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MindBites.com: Where real people teach real things: like knife throwing

Do you know that you can sell your skills (like, how to cook Indian curry? Or how to buy a used car? or How to Act on Camera?) in form of instructional videos?

Austin, TX based MindBites.com, a social marketplace and publishing platform for instructional video, has raised $1M for your skills to show case to the world. MindBites has a paid content model where instructor can upload the video lesson and user can purchase it; using credits priced from $1.69 to $1.99, handing $1 of that to the instructor, users can watch it online or download it to their PC or iPod.

I believe this is bit expensive especially where competitors including 5MIn, VideoJug, ExpertVillage, Howcast, WonderHowTo, Graspr, Sutree, Sclipo and Zippidee are around. It is also noticible that they launched such business where iTune and youtube are market leader. (Reference here) Isn’t everything on the Internet trending towards free? (Extra reading: Free! Why $0.00 Is the Future of Business: here)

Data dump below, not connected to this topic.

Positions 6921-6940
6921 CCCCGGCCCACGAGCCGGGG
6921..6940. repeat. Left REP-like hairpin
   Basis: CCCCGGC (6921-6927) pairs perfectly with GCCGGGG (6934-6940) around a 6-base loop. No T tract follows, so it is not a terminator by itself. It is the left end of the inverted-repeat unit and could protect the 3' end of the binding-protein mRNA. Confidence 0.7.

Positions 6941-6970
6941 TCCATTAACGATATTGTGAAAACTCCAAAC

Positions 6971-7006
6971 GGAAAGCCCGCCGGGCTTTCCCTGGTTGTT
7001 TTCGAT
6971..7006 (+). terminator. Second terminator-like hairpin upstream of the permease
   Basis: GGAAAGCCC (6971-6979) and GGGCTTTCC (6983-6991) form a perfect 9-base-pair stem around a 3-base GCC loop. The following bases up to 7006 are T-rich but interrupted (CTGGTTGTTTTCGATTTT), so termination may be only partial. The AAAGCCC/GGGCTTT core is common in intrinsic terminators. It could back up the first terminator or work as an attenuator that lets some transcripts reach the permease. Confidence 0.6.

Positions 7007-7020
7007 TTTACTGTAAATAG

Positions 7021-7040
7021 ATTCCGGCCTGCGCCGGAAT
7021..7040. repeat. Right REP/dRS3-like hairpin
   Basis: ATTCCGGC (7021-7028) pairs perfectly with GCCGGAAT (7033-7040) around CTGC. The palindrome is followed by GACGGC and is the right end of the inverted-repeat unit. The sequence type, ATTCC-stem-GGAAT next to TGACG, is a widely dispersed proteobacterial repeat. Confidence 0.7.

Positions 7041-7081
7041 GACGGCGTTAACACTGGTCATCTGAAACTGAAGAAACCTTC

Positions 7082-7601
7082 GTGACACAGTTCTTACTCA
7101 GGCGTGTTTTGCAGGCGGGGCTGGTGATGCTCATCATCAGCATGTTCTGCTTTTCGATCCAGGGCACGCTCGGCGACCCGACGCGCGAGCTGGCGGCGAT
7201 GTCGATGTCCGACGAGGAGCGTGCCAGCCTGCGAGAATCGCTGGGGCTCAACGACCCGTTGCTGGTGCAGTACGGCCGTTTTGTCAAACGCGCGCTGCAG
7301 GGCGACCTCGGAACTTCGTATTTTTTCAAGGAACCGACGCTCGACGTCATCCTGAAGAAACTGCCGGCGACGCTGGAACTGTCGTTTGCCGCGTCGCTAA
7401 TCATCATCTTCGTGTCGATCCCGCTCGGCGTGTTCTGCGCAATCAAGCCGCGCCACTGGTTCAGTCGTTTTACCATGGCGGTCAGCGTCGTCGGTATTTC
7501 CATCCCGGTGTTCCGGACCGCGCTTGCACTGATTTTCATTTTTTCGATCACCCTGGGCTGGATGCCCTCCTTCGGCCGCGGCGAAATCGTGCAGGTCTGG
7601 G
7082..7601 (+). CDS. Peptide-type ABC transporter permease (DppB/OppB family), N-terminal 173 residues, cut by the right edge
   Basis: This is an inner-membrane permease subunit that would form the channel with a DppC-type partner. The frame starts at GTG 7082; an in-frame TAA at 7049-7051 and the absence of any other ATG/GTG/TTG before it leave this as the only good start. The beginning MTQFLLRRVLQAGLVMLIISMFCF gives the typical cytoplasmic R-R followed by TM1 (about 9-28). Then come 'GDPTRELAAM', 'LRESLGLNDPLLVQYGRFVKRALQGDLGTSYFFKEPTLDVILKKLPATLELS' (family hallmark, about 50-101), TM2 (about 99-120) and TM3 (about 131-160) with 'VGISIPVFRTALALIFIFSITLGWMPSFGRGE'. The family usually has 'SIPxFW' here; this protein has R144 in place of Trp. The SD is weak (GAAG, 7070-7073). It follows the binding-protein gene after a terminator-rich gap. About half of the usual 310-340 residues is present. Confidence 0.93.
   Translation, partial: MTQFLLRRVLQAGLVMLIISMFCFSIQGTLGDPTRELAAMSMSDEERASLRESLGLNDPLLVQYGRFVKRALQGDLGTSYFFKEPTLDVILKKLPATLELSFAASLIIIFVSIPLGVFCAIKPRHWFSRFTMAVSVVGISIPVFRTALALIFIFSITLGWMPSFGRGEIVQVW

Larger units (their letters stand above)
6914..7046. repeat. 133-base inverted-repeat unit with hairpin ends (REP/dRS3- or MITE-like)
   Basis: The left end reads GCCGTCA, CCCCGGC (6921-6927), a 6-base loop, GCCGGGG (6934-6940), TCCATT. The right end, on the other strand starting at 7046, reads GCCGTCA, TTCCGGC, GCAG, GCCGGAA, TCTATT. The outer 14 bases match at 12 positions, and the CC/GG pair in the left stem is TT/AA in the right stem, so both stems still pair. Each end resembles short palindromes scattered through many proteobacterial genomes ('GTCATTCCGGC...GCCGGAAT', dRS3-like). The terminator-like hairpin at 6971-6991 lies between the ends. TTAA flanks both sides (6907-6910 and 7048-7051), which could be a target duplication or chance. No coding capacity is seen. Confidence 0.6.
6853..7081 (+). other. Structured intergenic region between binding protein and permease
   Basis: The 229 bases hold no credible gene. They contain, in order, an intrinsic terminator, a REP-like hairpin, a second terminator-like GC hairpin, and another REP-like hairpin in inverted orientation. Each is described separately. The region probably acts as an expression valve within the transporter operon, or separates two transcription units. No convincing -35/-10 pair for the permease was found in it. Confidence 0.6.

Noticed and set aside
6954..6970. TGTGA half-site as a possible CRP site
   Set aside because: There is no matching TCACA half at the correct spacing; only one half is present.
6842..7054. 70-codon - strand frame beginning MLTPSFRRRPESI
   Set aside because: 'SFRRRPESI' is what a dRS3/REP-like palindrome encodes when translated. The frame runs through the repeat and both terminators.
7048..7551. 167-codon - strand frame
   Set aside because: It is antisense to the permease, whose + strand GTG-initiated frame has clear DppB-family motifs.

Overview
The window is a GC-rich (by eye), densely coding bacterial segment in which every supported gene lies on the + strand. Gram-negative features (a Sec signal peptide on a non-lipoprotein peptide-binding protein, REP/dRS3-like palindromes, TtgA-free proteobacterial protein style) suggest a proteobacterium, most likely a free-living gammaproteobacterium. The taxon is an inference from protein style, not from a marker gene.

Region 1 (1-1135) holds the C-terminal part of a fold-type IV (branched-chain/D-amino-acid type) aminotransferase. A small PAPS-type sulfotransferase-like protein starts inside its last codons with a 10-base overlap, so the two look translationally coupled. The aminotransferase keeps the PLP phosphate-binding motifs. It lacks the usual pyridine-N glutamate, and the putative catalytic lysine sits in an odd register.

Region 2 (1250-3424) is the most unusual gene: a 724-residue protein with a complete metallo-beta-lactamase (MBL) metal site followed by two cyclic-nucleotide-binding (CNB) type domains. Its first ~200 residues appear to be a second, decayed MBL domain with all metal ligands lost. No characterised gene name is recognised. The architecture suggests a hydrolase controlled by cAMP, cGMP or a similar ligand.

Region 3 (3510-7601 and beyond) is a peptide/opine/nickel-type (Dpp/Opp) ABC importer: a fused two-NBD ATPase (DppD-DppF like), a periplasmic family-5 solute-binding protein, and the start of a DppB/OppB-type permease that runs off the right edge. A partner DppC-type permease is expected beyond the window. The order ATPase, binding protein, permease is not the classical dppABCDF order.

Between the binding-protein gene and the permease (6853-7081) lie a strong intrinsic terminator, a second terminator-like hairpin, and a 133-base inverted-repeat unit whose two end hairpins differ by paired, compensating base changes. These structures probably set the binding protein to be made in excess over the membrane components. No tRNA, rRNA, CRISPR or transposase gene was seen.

This Startup’s founder and CEO is Jason Reneau who was VP Kiva.org

Everyone here at the MindBites team is excited to be building our social marketplace and publishing platform for video instructional content. One of the fundamental reasons we decided to build MindBites, was that we simply believed that there needed to be a platform and marketplace to enable the millions of talented people out there who have something to teach. A paid content model is the most direct way for users to compensate authors for their knowledge, innovation and creativity. We are also (unsurprisingly perhaps) big fans of PaidContent, and proud to be joining the fray in the belief that there is a place for paid content models on the Web. Thanks again, and we look forward to keeping the PC community informed of our progress and learnings. - Jason Reneau At paidcontent.org

Similar reading:

Not every video tutorial site would show you, step by step, how to beat the crane game in your local movie theatre, or how to make a fire using only potatoes, salt, and some toothpaste, but Wonder How To is completely willing. Only a few clicks from a video that explains how to cheat on any test is another video that teaches you how to make a perfect omelet. If this doesn’t sound like traditional fodder for a site that offers instructional videos, there’s a reason for it: Wonder How To is completely crowd-sourced, allowing anyone who wants to show the world how to do something to post a video or submit another video they’ve found elsewhere. There’s some editorial checking, but not as much as some other competitors in the instructional Web video space…. Continue reading here

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Via [MideBites blog and here and Appscout]

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